Amid the increasing demand for higher efficiency in combustion driven handheld tools, the recent developments in electric machine technology together with the already existing benefits of small combustion engines for these applications favor the investigation of potential advantages in hybrid powertrain tools. This concept-design study aims to use a fully parametric, system-level simulation model with exchangeable blocks, created with a power-loss approach in Matlab and Simulink, in order to examine the potential of different hybrid configurations for different tool load cycles. After the model introduction, the results of numerous simulations for 36 to 100 cc engine displacement will be presented and compared in terms of overall system efficiency and overall powertrain size. The different optimum hybrid configurations can show a reduction of up to 30 % in system’s brake specific fuel consumption compared to the baseline combustion engine driven model.
In industrial processes, combustion engines and co-generation plants, large amounts of waste heat are generated, which are often lost to the environment. The conversion of this thermal energy into mechanical work and ultimately into electrical power promises a significant improvement in energy utilization, the efficiency of the overall system and, consequently, cost-effectiveness. Therefore, the use of a Rankine Cycle is a well-established technical process. A recent research project investigates a novel expansion machine to be integrated into an RC-process to convert the heat energy into mechanical work. Primarily, the present work deals with the fluid dynamic simulation of this expander, which is based on the principle of a rotary piston engine. The aim is to develop, analyze and optimize the process and the corresponding components. Hence, a CFD model has to be built up, which should correspond as closely as possible to the requirements and geometries of the physical engine.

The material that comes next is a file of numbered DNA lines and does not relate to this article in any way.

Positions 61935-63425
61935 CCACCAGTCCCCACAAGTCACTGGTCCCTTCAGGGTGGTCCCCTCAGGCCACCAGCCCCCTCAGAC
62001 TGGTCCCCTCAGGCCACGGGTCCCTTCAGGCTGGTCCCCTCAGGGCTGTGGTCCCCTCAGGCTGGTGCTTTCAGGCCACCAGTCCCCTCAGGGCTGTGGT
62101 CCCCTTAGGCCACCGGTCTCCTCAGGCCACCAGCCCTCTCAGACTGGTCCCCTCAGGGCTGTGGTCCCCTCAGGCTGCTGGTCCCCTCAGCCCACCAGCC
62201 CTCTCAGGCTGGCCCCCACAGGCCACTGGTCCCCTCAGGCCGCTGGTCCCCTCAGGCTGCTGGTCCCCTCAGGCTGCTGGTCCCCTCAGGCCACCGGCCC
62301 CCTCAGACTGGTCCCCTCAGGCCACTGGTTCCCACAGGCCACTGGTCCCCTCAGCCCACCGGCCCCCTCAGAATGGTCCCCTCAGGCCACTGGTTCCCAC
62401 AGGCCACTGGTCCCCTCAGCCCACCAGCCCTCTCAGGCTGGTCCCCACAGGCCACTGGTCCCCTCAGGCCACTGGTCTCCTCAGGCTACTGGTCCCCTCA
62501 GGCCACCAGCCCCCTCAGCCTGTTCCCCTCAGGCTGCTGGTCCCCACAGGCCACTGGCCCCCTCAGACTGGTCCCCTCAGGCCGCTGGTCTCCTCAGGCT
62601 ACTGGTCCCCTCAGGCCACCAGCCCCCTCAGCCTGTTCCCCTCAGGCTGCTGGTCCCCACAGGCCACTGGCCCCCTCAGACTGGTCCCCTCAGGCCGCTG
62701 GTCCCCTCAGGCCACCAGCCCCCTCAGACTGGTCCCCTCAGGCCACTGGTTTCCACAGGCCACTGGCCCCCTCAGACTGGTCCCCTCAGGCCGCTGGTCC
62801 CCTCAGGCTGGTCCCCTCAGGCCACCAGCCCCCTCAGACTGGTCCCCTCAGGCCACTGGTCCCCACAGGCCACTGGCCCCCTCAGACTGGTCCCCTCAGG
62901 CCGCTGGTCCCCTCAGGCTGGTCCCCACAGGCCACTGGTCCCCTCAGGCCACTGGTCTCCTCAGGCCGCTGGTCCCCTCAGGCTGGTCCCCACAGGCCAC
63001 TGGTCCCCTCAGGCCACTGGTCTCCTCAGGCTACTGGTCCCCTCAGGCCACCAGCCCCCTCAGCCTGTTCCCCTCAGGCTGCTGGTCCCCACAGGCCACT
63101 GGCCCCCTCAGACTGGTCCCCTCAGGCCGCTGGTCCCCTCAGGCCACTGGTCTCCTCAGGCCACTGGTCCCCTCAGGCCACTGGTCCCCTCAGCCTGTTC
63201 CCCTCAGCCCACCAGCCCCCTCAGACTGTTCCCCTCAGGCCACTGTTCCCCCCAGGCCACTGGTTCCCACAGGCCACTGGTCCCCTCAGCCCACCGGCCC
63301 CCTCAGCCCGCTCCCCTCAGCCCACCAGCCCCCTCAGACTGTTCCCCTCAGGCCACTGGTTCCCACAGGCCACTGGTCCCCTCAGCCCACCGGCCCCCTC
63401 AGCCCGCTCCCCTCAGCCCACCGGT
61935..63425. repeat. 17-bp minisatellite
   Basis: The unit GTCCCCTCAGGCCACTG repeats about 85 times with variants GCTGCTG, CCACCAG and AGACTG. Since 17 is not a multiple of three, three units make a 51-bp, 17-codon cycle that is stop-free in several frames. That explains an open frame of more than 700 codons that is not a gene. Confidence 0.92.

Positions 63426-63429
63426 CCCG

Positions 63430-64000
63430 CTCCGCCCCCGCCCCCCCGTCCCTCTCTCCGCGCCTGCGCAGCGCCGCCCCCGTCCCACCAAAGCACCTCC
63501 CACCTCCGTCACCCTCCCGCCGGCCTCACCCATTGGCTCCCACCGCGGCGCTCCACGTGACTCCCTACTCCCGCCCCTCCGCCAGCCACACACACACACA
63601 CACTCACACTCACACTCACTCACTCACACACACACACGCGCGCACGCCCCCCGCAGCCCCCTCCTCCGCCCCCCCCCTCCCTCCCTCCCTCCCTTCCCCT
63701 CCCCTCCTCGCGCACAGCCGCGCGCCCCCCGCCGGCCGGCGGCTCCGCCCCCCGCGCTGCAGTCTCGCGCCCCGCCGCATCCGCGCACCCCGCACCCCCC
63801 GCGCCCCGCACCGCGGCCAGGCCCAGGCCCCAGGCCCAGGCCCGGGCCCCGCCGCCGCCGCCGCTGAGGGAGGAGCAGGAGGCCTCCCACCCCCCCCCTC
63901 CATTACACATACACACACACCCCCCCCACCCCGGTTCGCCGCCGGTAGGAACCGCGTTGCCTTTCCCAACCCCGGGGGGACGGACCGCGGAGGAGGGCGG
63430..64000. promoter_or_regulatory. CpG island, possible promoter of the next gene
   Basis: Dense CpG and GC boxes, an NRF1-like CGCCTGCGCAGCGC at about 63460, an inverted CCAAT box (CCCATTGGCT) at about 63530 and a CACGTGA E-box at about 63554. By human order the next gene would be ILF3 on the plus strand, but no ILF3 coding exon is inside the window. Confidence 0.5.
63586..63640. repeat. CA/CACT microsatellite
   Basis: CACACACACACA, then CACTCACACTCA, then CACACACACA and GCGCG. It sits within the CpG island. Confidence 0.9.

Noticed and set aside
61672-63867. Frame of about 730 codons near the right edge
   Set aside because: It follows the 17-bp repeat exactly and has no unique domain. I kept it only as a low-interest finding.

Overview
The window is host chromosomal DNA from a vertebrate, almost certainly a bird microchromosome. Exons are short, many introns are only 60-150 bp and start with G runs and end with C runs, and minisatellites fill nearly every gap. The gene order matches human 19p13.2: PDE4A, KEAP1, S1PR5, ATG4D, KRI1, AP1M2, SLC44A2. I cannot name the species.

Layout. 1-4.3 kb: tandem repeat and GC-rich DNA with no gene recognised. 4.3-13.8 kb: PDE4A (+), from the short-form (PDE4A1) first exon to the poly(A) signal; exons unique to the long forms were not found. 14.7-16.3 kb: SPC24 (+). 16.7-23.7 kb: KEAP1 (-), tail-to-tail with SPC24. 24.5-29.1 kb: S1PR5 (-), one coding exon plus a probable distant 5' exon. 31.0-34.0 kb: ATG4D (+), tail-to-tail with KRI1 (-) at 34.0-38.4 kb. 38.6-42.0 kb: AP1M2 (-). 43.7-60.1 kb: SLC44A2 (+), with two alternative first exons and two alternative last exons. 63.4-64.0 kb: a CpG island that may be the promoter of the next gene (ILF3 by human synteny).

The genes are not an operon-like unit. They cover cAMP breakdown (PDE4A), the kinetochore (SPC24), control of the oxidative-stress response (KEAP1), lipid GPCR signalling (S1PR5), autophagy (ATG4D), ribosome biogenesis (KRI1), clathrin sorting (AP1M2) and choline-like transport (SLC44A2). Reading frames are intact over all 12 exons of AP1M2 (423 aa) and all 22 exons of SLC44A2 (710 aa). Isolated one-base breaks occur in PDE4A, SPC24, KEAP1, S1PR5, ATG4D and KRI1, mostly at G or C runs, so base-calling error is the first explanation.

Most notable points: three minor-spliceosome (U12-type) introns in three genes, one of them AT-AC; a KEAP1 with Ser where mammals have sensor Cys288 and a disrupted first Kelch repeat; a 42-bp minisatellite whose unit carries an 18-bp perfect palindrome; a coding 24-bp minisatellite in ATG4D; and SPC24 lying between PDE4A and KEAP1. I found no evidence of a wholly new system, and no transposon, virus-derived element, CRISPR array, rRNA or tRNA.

For improving the thermal efficiency and the reduction of hazardous gas emission from IC engines, it is crucial to model the heat transfer phenomenon starting from the intake system and predict the intake air’s mass and temperature as precise as possible. Previously the authors developed an empirical equation based on an experimental setup of an intake port model of an ICE in order to be implemented into the engine control unit and numerical simulation software for heat transfer calculations. The authors developed an empirical equation based on the conventional Colburn analogy with the addition of Graetz and Strouhal numbers. Introduced dimensionless numbers were used to characterize the entrance region, and intermittent flow effects, respectively.
Due to the increasing computational power, significant progress has been made over the past decades when it comes to CAD, multibody and simulation software. The application of this software allows to develop products from scratch, or to investigate the static and dynamic behavior of multibody models with remarkable precision. In order to keep the development costs low for highly sophisticated products, more precisely motorcycle rider assistance systems, it is necessary to focus extensively on the virtual prototyping using different software tools. In general, the interconnection of different tools is rather difficult, especially when considering the coupling of a detailed multibody model with a simulation software like MATLAB Simulink. The aim of this paper is to demonstrate the performance of a motorcycle rider assistance algorithm using a cosimulation approach between the free multibody software called FreeDyn and Simulink based on a sophisticated multibody motorcycle model.
As the complexity of products increases, traditional text-based systems engineering can no longer meet the needs. To solve the problem, Model-based Systems Engineering offers a unified communication platform among relevant staff by carrying out diagram-based unambiguous description, analysis and design for the demand, structure and behavior of complex systems in the form of a model. It, however, still remains a challenge to implement MBSE modeling and model-driven technology and application as well as its integration with the industry.